• Jess

Sowing Seeds: Building Our Future

Updated: Mar 31

It's that time of year, when we begin to consider what we want to plant when the cold earth finally warms. We turn from what was to what is possible and begin to reflect on the groundwork needed to yield a good harvest. There's a balance needed between a solid, thorough plan and moving headlong into the wild unknown.

This morning, I took inventory of my herbs and oils, bottles and jars. Before we know what we need to seek out, it's vital to know what we have. Otherwise, we end up using precious time, energy and money in the wrong places.

While it started out feeling tedious, it very quickly became energizing and I appreciate the sense of clarity that has come with knowing where I stand. Taking stock of what we have and what we still need is the genesis of our success, whether that success is a romantic relationship, a healthy, happy friendship or a work situation which feels generative and mutually beneficial.

Once that was done, I moved on to what I was most excited about: taking inventory of my seeds, so that I can order more for this coming season at the farm. I remembered constructing the greenhouse, creating a schedule for when each crop needed to be planted, mapping out where each crop would go.

To sort through the small packages of tiny seeds was like encountering fond memories of old friends. Borage and wormwood, lemonbalm and thyme, calendula and wild bergamot, beets and carrots-- the possibilities of all of these held in my hands. Still, I have to wait for the right time to plant them if I want them to take root and rise up from the soil to stand outstretched under the sun's rays.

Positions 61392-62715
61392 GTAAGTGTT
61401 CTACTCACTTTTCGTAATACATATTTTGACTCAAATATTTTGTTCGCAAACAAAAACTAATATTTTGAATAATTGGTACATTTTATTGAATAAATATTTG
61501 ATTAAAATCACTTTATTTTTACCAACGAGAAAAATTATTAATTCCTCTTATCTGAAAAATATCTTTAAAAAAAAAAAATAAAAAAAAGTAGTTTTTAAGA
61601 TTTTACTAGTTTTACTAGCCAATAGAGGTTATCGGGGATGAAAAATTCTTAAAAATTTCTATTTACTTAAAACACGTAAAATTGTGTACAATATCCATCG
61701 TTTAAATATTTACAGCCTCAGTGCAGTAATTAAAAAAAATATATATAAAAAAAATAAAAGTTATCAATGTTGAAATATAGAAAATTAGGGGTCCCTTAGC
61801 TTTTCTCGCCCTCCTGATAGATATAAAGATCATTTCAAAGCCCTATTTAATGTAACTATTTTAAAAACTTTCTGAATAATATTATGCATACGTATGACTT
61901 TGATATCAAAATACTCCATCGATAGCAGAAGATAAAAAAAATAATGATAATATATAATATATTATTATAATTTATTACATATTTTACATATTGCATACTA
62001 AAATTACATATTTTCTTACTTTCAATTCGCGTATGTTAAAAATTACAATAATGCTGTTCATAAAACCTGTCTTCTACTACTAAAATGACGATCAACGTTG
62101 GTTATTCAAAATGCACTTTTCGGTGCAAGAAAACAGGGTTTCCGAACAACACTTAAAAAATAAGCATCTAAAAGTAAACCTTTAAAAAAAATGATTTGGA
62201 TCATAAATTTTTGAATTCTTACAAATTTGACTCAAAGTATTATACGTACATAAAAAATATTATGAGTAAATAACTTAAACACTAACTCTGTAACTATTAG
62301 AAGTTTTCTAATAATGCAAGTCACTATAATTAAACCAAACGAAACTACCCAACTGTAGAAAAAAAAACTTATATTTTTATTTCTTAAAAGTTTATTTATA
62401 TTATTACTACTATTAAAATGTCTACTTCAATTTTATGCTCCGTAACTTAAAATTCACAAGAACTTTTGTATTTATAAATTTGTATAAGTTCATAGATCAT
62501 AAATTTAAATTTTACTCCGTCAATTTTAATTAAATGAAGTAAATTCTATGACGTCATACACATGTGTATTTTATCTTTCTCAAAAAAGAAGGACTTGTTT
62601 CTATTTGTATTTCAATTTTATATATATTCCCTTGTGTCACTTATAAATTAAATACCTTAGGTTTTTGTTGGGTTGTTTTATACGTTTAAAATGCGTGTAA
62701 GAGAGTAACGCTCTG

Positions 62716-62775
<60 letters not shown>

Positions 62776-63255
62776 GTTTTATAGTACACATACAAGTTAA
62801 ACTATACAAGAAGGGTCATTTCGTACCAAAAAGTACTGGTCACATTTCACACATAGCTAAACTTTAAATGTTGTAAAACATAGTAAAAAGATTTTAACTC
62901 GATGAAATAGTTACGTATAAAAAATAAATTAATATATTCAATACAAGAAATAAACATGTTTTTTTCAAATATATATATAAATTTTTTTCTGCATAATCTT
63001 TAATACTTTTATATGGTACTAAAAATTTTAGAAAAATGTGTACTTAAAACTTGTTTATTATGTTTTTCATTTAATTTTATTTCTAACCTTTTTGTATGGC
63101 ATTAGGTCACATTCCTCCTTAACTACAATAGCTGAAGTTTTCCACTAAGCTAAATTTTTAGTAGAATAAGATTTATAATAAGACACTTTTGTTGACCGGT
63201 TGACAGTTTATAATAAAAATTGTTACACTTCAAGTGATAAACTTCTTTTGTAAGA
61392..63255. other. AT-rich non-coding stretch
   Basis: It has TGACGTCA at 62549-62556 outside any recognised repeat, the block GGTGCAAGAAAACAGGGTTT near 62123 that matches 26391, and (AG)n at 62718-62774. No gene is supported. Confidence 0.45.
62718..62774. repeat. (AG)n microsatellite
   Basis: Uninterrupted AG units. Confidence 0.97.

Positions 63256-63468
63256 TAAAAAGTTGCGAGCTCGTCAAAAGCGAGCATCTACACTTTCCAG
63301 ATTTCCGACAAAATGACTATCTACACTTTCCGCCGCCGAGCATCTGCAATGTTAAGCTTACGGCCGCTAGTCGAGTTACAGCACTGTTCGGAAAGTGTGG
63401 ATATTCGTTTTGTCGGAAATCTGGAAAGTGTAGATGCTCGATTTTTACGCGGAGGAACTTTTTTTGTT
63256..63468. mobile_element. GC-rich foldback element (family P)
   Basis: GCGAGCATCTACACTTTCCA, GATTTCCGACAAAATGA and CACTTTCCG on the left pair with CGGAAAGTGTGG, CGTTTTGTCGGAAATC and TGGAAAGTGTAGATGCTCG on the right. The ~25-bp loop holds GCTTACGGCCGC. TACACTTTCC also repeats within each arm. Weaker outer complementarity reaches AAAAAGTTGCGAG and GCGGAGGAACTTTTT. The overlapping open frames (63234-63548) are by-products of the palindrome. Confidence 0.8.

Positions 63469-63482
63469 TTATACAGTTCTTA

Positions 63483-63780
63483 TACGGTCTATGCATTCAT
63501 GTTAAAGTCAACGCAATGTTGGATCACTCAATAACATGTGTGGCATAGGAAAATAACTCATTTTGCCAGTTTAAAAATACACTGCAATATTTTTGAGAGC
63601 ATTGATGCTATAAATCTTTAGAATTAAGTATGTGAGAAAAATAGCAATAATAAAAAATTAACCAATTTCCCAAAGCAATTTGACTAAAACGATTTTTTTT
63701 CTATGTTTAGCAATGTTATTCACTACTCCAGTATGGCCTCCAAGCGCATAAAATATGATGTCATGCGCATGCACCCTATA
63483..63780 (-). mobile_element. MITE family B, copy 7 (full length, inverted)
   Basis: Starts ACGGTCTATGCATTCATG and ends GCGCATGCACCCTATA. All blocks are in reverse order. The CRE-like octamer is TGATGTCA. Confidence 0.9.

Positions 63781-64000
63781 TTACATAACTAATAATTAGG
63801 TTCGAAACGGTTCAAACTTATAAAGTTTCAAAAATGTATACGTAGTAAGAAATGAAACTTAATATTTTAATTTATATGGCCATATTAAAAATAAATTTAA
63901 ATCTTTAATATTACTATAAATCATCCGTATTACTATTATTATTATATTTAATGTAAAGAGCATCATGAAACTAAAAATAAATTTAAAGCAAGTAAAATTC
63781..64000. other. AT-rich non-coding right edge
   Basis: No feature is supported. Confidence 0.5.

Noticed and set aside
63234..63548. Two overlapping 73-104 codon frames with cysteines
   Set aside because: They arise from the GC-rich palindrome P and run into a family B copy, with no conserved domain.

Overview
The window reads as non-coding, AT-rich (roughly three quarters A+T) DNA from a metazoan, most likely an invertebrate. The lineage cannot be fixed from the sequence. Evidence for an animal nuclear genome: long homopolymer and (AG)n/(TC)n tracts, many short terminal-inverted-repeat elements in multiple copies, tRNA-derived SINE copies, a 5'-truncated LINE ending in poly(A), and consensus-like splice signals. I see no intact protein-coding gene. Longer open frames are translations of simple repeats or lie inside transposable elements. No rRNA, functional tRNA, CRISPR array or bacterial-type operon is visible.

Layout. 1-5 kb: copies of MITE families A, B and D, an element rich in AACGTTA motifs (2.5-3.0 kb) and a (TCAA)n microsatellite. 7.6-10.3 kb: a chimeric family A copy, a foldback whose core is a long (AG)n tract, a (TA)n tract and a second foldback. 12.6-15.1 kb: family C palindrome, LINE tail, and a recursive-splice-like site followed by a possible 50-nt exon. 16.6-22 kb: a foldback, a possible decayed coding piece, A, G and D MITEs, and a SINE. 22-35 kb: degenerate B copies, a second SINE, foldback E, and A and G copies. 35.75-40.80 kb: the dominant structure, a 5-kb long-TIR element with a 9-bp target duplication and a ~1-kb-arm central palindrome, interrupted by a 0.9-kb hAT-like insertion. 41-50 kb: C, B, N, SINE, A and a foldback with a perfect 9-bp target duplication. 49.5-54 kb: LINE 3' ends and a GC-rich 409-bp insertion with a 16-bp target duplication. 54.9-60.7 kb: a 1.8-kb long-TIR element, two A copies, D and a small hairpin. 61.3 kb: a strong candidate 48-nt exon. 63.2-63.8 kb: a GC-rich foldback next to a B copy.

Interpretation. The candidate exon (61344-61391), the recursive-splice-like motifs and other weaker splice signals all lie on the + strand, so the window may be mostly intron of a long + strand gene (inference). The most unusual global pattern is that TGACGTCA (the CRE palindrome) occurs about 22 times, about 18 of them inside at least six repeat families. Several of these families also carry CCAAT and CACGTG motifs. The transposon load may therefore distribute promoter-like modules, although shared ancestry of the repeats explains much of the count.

It'll be quite some time before the last frost, before the earth is warm enough to generate new life from those seeds. That doesn't mean there's nothing to be done. On the contrary. Now, I order the seeds my heart desires. I map out what is possible this year, what I'll let go of and what I am willing to rebuild.

It's true for seeds, but it's also true for the rest of our lives. Often, the only purposeful pace is the one which the natural world has set for us. We can't rush the thawing of cold earth or strengthen the warmth of the sun's rays. What we can do is be prepared for how we intend to use those resources when they are available.

What can help you be open to creative visions and insights? Which projects, rhythms and relationships are you longing to return to? What will sustain you as the cold weather continues? These are questions to feel into and reflect on.

There are no right answers, there are only your answers. I feel sustained by the memory of lilacs blooming everywhere, the feeling of grass under my feet and warm winds rippling through my hair. I am longing to return to maker markets and picnics and the season of ripe tomatoes and the orange pink lavender of spring sunsets.

If you watch and listen, you will find your answers. Pay attention to what you turn toward, to what and who it would feel joyful and enlivening to reconnect with. Then plan a single step toward that reconnection. How can you make room for it? What resources are you able and excited to dedicate to that relationship?

The most nourishing soil is that in which many different things grow together. There's a delicate balance to be crafted-- some plants take certain nutrients from the soil, while others give back that same nutrient. This is why we plant corn, squash and tomatoes together. Because together, they each offer something the others need.

Who is your soil? Who encourages your growth, reflects your growing edges back to you, has your back no matter what? Who do you want to grow with in this coming season? Now is the time to ask these questions and to listen for the answers. They'll come as surely as spring will-- when they're good and ready.

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